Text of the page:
Trump will throw party for countries that didn’t vote to condemn Jerusalem decision

The United States will hold a reception for the countries that did not vote for a United Nations resolution condemning President Donald Trump’s decision to recognize Jerusalem as the capital of Israel last month.

The UN had voted 128-9 to declare Trump’s move as “null and void,” with 35 nations abstaining. The eight countries that voted with the U.S. against the measure included Israel, Guatemala, Honduras, Marshall Islands, Micronesia, Nauru, Paulu and Togo.

“As I said in December, we won’t forget the Jerusalem vote,” U.S. Ambassador to the UN Haley said during a press conference. “To that end, tomorrow night, we are having a reception for the countries who chose not to oppose the U.S. position.”

Important allies like Canada, Australia and Mexico were among the abstentions, while the UK and Germany voted in favor of the resolution, which was not legally binding. Nonetheless, it sends a clear message regarding world opinion on the Trump administration’s actions.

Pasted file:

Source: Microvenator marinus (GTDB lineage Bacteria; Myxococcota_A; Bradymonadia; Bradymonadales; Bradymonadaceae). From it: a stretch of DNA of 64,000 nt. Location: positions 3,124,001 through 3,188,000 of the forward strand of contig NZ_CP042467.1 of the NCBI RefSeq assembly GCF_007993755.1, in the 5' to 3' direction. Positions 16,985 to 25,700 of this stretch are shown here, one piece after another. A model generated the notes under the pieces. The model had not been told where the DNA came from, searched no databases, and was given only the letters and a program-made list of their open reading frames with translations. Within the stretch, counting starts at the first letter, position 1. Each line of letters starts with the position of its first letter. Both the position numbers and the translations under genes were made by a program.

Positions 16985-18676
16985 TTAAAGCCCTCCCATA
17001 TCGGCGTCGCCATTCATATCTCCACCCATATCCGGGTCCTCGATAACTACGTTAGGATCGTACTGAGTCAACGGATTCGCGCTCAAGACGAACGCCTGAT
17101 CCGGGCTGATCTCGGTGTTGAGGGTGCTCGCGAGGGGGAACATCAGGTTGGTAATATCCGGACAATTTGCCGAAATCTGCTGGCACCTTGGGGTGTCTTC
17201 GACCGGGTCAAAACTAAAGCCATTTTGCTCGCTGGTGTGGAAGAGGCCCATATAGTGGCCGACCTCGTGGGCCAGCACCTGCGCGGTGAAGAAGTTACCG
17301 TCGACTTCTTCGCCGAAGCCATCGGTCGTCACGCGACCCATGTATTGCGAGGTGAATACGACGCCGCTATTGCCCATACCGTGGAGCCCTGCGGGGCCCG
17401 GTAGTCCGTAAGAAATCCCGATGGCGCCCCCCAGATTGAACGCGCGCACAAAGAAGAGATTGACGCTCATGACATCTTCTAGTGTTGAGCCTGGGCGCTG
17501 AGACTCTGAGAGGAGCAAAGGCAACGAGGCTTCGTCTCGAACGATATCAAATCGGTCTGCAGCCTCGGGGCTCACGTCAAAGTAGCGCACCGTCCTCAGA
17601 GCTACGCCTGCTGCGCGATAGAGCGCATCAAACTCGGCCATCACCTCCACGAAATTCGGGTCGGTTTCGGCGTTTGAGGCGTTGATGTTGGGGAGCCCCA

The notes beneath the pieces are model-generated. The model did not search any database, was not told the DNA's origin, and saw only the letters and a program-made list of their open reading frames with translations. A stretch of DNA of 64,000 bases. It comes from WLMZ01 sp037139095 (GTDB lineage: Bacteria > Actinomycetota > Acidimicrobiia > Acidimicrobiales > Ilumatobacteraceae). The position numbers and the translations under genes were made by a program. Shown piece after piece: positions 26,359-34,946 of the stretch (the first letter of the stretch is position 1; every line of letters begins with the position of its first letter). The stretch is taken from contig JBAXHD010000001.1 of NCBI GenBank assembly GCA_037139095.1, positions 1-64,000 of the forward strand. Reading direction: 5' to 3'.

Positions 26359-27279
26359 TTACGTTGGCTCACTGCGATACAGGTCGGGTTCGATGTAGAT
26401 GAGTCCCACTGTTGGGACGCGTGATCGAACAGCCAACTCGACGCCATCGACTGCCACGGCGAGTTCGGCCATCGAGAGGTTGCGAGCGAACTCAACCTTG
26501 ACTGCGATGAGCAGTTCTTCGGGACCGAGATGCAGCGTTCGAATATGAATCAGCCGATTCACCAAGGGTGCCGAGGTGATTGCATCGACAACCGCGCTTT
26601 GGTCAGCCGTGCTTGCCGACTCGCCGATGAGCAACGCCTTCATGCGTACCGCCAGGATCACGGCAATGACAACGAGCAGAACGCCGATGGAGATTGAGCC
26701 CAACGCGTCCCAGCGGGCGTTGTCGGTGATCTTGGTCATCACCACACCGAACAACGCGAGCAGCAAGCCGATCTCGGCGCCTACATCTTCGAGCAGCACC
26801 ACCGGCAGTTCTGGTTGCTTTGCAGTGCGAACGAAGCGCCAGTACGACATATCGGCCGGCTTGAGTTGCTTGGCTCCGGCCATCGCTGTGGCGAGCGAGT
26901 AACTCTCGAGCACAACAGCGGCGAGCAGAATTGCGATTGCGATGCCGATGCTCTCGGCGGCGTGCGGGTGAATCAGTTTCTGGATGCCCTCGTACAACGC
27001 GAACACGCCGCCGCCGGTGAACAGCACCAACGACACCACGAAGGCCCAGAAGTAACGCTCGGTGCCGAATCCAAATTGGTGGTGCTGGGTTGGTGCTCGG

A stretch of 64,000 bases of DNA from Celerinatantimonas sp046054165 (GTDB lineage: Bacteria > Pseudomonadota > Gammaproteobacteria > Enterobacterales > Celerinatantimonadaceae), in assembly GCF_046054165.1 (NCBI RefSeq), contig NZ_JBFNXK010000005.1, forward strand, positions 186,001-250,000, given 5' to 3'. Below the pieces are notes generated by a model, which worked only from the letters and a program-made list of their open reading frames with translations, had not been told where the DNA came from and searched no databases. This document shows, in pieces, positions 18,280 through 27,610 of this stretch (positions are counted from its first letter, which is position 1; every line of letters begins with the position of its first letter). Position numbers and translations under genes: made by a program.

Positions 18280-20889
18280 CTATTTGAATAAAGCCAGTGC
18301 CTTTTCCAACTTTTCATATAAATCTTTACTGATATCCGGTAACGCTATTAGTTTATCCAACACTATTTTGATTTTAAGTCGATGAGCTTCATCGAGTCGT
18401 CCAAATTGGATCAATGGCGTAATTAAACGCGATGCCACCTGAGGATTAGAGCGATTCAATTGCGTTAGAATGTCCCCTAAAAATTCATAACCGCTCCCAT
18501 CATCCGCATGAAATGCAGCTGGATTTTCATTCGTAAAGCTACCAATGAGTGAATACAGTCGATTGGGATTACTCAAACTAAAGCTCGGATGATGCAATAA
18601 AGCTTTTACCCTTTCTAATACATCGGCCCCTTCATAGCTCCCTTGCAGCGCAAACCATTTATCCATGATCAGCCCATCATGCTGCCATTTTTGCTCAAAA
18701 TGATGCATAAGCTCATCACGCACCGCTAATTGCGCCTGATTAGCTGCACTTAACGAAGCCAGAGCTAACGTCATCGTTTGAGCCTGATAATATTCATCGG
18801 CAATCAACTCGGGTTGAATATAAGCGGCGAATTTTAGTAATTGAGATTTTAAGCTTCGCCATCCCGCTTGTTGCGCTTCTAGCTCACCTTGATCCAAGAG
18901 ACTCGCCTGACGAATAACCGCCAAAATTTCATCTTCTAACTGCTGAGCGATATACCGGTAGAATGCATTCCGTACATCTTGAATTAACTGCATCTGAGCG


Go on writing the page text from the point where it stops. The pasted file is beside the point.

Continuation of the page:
Trump and Haley threatened the UN by saying that the U.S. would consider withholding financial contributions to its efforts as a result. After the vote in November, Haley had said the U.S. “will remember this day in which it was singled out for attack in the General Assembly for the very act of exercising our right as a sovereign nation…We will remember it when so many countries come calling on us, as they so often do, to pay even more.”

Haley said she would “take names” at the vote, noting which countries did not side with the U.S. in recognizing Jerusalem as the capital of Israel. Jerusalem is a sacred city for Jews, Christians and Muslims, and both Israel and the Palestinians lay some claim to the ancient city.

The UN views the Jerusalem question as one of the last steps towards a peaceful two-state solution between Israel and Palestine.

UN Secretary General António Guterres spoke out against Trump’s decision.

“I have consistently spoken out against any unilateral measures that would jeopardize the prospect of peace for Israelis and Palestinians,” Guterres said. “Jerusalem is a final status issue that must be resolved through direct negotiations between the two parties on the basis of the relevant Security Council and General Assembly resolutions, taking into account the legitimate concerns of both the Palestinian and the Israeli sides.”